Thai Chai Crème Brûlée

483782_10151571255742363_625499759_nOnce again today, like any other random day, I was in a high spirit for making a dessert that I had never attempted before. While I was driving to the grocery store, my mind deliberately activated its thought process, trying to figure out what to make. I felt as if several desserts were running a marathon, hastily working towards hitting their finish point — my mind.

As I was cruising my cart through the aisles, I unintentionally passed by the tea and coffee aisle. That suddenly reminded me of the giant jar I had in my kitchen that was filled with Thai tea leaves. I reminisced how my sister went to every Asian store that possibly existed, just in search for Thai tea leaves and came back dismally failed. Her endless Thai iced tea cravings finally got her to order a massive bag of Thai tea leaves online and hence the jar full of it.

My sister loves crème brûlée and so do I. But the only one I’ve had in the past is a plain vanilla one with raspberries and a pistachio crème brûlée with a chocolate ganache and pistachio brittle (best ever). As much as we love crème brûlée, we also love Thai iced tea. So today, I thought of combining the two favorites resulting in a Thai Chai Crème Brûlée.

It’s rich and creamy and has a bright orange finish, almost like that of a Halloween pumpkin!

Pistachio Crème Brûlée at Marie Louise Bistro

Pistachio Crème Brûlée at Marie Louise Bistro

Thai Chai Crème Brûlée
adapted from myself


Image1/2 pint – heavy whipping cream
1/4 cup – sugar
2 tsp – Thai tea leaves
2 – egg yolks
1/2 tsp – vanilla

1) In a saucepan, heat together the cream, sugar and tea leaves. Heat the mixture until bubbles appear around the edge. Turn off the heat and strain the mixture. (I used a cheesecloth to strain  it to avoid any fine leaves.)
2) Lightly whisk the egg yolks and vanilla. Slowly add in a couple spoons of the warm cream mixture while still whisking continuously in order to temper the eggs.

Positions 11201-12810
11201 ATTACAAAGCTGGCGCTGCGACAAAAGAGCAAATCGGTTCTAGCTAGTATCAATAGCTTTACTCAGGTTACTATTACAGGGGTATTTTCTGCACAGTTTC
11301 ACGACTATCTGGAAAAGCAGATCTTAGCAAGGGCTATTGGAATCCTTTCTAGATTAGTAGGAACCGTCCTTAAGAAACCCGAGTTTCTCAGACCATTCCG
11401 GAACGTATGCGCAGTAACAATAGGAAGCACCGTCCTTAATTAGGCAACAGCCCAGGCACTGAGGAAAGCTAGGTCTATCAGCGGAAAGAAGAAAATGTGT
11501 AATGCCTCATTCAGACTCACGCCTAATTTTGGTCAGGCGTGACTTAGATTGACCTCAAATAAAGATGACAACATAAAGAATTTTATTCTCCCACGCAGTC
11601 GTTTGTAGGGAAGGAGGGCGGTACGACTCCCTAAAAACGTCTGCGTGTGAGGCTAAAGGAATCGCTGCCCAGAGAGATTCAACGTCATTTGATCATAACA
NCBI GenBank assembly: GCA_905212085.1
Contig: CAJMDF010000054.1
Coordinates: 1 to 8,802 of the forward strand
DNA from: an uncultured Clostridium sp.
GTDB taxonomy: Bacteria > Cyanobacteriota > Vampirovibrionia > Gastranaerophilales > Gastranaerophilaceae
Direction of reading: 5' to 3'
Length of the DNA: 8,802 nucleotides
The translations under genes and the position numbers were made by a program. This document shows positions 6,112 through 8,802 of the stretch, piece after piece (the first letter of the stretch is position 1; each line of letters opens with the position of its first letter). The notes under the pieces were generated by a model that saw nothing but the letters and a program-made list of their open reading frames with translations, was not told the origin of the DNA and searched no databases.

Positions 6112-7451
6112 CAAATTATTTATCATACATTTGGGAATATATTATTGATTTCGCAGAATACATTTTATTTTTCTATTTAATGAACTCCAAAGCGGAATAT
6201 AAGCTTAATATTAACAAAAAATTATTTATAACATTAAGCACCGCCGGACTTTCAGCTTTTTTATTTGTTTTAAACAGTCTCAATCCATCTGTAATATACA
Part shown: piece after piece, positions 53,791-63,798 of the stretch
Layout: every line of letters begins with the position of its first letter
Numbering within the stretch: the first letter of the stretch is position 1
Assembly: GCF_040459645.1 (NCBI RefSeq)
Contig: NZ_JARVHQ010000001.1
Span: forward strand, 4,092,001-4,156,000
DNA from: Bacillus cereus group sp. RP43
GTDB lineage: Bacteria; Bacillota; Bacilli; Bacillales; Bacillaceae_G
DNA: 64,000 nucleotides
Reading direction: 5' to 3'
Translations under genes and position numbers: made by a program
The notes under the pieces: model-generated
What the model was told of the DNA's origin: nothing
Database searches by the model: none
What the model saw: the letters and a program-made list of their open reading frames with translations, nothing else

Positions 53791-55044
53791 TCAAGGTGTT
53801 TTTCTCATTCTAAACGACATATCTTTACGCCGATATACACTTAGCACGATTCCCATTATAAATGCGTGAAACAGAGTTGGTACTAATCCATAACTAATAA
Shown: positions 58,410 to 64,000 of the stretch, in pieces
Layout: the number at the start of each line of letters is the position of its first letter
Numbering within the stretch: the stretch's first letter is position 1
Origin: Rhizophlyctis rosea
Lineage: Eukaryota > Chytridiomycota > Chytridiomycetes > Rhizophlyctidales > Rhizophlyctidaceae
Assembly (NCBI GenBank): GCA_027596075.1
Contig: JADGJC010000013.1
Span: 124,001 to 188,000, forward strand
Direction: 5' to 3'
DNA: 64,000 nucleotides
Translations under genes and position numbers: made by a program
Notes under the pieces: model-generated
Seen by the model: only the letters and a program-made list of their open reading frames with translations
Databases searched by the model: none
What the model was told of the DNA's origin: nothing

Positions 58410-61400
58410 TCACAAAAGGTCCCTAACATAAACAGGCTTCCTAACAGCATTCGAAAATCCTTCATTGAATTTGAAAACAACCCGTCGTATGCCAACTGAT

3) Pour the tempered egg mix back into the warm cream and mix well.
4) Ladle the custard into 4 ramekins placed in a fairly deep baking dish. Slowly and carefully pour hot water into the pan till it comes halfway up the sides of the ramekins.
5) Bake them in a preheated oven (350 degree F) for about 15 minutes or until the custards are just set but still wobbly in the center. Let them cool completely in the water. Refrigerate for at least 3 hours.
6) Right before serving, sprinkle about 1 teaspoon of sugar evenly on the top of each custard and “brûlée” (burn the sugar) the tops using a torch to form a crispy, golden layer. If you don’t have a torch, you can heat up the top broiler in your oven to the highest temperature possible. Move the top rack in your oven up as high as it can go. Place the ramekins in the oven on the top rack, and broil for 3 – 5 minutes, rotating them frequently so that they broil evenly. Take them out when they are golden brown and bubbling. Allow the crème brûlées to sit for at least 5 minutes before serving. I like them cold, so I put mine back into the refrigerator for no longer than 30 minutes, else the crunchy sugar layer will begin to soften.


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